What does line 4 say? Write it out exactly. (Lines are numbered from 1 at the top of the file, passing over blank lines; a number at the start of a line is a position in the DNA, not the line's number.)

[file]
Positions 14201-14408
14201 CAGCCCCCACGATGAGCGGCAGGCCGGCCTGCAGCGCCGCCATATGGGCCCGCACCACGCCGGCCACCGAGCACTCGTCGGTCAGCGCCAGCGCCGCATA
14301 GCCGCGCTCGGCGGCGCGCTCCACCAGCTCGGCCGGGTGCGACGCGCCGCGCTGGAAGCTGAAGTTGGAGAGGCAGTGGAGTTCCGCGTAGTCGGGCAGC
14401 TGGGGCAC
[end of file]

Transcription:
14401 TGGGGCAC